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UK scientists team up with Syrian refugees to develop reusable PPE

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UK scientists and artists have teamed up with Syrian refugees to design and produce reusable masks, shields and gowns to help keep Covid-19 under control in Jordan.

The project, called The People’s PPE, has received £766,675 of funding from the UK Government, and aims to help refugees living in Zaatari camp by creating small-scale manufacturing jobs and making them more self-reliant in tackling the Covid-19 pandemic.

Academics at the University of Sheffield, London College of Fashion and University of the Arts London (UAL) collaborated with researchers from Al Albayt University and the University of Petra to develop the personal protective equipment (PPE).

Organised by the United Nations High Commissioner for Refugees (UNHCR), the Zaatari camp now has the facility to produce some of the PPE made from locally available, low-cost materials that can be recycled.

Moh’d Al Taher, associate external relations officer at UNHCR, said: “The cooperation with the University of Sheffield and London College of Fashion, UAL, has resulted in training many Syrian refugee women in the Zaatari camp with skills in developing PPE.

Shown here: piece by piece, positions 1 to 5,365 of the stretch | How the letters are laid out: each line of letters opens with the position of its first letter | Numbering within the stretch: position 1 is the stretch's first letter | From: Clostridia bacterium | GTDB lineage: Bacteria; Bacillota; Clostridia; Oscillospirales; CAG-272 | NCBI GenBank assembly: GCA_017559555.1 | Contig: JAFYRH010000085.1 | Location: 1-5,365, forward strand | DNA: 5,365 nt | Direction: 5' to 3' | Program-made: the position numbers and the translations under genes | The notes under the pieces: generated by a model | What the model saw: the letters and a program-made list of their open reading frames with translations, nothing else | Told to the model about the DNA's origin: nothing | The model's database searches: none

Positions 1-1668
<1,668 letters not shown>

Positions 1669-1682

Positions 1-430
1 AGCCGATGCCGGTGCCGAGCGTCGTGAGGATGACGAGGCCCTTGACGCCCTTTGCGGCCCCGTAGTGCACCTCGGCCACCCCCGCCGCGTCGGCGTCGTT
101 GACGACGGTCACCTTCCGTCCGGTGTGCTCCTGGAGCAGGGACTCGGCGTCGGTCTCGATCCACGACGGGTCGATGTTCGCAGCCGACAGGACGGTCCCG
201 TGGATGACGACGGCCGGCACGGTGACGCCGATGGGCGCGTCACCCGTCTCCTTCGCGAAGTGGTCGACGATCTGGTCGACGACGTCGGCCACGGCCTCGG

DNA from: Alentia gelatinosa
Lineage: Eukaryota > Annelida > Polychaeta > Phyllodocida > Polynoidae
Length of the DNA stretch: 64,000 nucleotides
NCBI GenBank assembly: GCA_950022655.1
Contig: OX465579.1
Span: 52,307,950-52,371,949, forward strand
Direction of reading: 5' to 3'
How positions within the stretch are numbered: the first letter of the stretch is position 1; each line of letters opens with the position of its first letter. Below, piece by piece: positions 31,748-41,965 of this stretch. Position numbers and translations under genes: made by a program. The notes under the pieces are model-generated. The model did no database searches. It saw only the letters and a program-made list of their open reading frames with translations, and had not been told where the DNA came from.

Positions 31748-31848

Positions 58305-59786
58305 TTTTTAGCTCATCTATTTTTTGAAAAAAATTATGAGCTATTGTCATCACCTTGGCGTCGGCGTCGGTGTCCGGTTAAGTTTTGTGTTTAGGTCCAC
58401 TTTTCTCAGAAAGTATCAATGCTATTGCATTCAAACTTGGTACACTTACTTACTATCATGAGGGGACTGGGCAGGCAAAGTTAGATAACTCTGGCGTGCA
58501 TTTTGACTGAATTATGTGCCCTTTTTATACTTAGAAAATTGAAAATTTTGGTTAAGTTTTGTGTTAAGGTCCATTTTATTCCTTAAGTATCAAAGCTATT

“These skills created livelihood opportunities for refugees and supported the refugee community.

“UNHCR plans to cover the needs of the camp community with PPE by using high-quality and low-cost materials; innovative solutions could only achieve this.”

The University of Sheffield’s collaborative workspace, called iForge, was used to design and manufacture laser-cut and 3D-printed face shields.

Professor Tony Ryan, director of the Grantham Centre for Sustainable Futures at the University of Sheffield and principle investigator on the project, said: “This project is about empowering refugees in a moment of health crisis.

“I’ve spent years working with the people of Zaatari and learning from their incredible resourcefulness and creativity.

“Faced with a global pandemic, we are working together to design and produce the protective equipment the refugees and their host community need to stay safe, while reducing plastic waste, creating jobs and building resilience within the camp community.”

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